Since 9/11, Congress has tripled the number of U.S. Border Patrol agents to more than 21,000. In the scramble to find willing recruits, the Department of Homeland Security sometimes defers background checks and relaxes recruitment standards.
With the increase in agents, there's also been an increase in complaints from citizens who live along our international borders. Especially the northern border where Border Patrol agents now sometimes staff 911 call centers or respond in remote areas to domestic disturbance abuse calls and other cases normally relegated to the police department or sheriff's office. For instance, last June a 75-year-old man, Charles Robinson, was fatally shot in Jackman, Maine, after he fired on a Border Patrol agent, who responded to a domestic dispute call at Robinson’s residence.
On the southern border, there have also been deaths. A grand jury has been convened to look into the death of Anastasio Hernandez Rojas in 2010 by border agents. Hernandez, a citizen of Mexico, was being deported at the San Diego port of entry when he was beaten and tased by over a dozen agents. He died a few days later. Earlier this year, PBS' "Need to Know" aired cell phone footage taken by an eyewitness of the incident.
I’ve heard repeatedly from civil rights advocates and border citizens that it’s time that border patrol policies and training be re-examined. But it’s an idea that hasn’t caught up with members of Congress yet.
For the past decade, the political debate over whether our borders have enough “boots on the ground” has been white hot, but a much-needed debate over who fills those boots and how they exercise their authority has been sadly lacking.
The ACLU and a network of civil rights advocates along the border have taken it upon themselves to document patterns of abuse and catalogue repeat offenders with the goal of asking for policy changes in the future.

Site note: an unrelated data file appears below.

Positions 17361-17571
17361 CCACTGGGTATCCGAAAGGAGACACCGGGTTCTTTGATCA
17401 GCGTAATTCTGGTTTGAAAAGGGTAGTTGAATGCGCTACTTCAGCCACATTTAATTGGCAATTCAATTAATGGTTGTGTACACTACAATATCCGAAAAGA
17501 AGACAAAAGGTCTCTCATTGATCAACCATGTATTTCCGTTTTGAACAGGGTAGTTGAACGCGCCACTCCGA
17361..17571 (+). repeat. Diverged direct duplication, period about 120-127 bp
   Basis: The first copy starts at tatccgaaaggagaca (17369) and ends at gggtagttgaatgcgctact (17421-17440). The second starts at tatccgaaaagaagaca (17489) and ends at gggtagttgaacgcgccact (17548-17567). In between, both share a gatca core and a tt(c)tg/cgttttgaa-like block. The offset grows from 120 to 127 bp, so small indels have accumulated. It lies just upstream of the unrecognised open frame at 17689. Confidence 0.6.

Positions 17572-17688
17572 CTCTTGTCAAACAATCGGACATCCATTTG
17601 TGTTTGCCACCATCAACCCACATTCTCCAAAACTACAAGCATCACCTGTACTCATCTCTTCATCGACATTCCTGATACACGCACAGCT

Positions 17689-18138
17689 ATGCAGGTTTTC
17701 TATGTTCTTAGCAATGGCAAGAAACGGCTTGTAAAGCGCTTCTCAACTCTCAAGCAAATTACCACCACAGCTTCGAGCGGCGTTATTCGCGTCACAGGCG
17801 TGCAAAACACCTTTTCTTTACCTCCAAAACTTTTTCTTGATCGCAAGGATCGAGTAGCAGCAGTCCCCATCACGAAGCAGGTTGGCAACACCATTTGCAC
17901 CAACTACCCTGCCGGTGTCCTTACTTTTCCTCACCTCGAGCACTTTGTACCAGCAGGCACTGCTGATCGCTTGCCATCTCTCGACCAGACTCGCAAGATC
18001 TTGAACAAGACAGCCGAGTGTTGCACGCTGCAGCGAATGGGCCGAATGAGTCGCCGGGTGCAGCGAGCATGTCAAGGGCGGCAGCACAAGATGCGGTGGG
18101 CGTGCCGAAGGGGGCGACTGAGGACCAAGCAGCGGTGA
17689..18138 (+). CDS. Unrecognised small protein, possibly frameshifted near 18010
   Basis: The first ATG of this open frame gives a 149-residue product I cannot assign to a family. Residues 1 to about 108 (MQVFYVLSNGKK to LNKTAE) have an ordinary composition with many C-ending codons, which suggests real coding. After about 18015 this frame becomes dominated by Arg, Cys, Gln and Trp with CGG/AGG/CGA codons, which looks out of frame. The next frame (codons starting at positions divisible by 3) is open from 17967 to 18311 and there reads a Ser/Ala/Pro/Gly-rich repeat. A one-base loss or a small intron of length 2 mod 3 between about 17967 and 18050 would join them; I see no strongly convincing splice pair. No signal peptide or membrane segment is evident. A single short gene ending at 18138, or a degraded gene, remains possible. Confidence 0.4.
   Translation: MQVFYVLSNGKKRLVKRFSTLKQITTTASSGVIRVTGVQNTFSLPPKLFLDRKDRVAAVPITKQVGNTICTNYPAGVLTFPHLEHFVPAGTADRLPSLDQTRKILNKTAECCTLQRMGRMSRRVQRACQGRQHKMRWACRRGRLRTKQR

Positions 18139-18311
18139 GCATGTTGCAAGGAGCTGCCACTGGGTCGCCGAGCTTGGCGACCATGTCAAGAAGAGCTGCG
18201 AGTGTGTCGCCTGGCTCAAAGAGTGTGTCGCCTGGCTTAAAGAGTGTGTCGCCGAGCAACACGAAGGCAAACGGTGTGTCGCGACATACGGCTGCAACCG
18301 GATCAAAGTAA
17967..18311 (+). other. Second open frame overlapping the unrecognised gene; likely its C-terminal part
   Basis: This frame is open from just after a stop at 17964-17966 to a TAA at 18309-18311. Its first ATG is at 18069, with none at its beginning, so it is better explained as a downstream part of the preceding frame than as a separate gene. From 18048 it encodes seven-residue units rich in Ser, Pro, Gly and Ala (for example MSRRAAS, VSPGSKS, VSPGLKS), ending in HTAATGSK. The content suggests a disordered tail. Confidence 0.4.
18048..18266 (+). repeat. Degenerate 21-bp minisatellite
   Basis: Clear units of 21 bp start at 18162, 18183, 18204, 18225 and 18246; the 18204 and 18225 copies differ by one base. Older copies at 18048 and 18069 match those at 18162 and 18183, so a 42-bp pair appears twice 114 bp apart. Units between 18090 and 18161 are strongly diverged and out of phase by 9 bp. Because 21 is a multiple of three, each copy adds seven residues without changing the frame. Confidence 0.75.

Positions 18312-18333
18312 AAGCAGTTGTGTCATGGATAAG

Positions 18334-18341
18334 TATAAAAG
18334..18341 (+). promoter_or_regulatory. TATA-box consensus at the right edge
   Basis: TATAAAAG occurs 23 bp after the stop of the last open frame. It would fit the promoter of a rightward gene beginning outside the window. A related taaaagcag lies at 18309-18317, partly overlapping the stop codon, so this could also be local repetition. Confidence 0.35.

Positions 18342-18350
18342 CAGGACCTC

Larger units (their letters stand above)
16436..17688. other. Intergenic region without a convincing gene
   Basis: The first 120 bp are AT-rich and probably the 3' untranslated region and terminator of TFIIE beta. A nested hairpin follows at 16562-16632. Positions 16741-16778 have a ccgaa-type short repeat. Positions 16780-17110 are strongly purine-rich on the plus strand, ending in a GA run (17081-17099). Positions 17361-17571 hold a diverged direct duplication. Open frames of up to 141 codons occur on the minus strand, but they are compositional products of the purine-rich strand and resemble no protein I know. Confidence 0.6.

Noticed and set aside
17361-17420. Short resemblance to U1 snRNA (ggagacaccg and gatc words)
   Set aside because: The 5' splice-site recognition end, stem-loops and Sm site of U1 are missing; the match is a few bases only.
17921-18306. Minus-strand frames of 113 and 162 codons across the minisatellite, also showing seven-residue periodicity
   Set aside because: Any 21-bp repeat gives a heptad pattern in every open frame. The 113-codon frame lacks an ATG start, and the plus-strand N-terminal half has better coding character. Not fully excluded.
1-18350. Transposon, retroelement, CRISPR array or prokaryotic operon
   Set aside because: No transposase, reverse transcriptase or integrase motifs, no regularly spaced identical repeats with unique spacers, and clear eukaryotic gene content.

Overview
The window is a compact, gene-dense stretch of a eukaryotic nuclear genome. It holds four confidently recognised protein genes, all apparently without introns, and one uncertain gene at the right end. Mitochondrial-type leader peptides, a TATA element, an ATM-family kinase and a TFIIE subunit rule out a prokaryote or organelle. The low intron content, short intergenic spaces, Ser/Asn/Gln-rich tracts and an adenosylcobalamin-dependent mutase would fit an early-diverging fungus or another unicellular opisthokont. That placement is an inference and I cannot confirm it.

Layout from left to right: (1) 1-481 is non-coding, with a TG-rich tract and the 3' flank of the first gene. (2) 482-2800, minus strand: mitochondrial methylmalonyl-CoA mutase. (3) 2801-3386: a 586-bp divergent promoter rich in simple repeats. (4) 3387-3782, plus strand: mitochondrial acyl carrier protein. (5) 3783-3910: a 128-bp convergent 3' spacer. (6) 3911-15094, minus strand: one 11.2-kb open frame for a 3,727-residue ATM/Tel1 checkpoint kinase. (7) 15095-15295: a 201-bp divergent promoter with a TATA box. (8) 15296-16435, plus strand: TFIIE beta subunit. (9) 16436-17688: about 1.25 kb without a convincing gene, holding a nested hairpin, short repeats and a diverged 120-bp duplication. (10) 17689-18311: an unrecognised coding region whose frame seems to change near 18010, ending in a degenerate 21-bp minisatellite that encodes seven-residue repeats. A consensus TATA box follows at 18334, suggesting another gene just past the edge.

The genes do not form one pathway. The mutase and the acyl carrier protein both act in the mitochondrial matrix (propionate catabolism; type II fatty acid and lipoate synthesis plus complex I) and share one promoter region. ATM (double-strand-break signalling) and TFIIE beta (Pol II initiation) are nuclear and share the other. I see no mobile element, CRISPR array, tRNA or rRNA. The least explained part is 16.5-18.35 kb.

They’re tracking the complaints in a new database called the U.S./Mexico Binational Abuse Documentation System. For the project, the ACLU’s Regional Center for Border Rights in Las Cruces, New Mexico, created the web-based platform so that advocates can document complaints of abuse or misconduct from wherever they are along the border.
“Across the border there’s the sense that the same types of abuse are occurring from the more mundane of not providing food and water to people in detention to excessive use of force,” says Brian Erickson, an ACLU policy analyst who is overseeing the database project. “This is a tool to see whether the abuses are systemic in nature. The biggest goal is to hold Border Patrol accountable and to offer up policies that we want to see changed.”
Groups in California, Arizona and El Paso have already begun using the database. This week, a civil rights coalition called The RGV Equal Voice Network, announced the start of the project in the Rio Grande Valley.
Mike Seifert, spokesperson for the RGV Equal Voice Network, said the coalition is also promoting a hotline in the Valley where people can report abuses to be collected in the database. “We’re looking at everything,” he says. “Tasings, shooting events, rock throwing and home invasions. We want to make it clear though that we can’t offer legal advice but we can refer cases to the ACLU.”
The secure database will be private and only available to people in the advocacy organizations who have been trained to use it, says Erickson.
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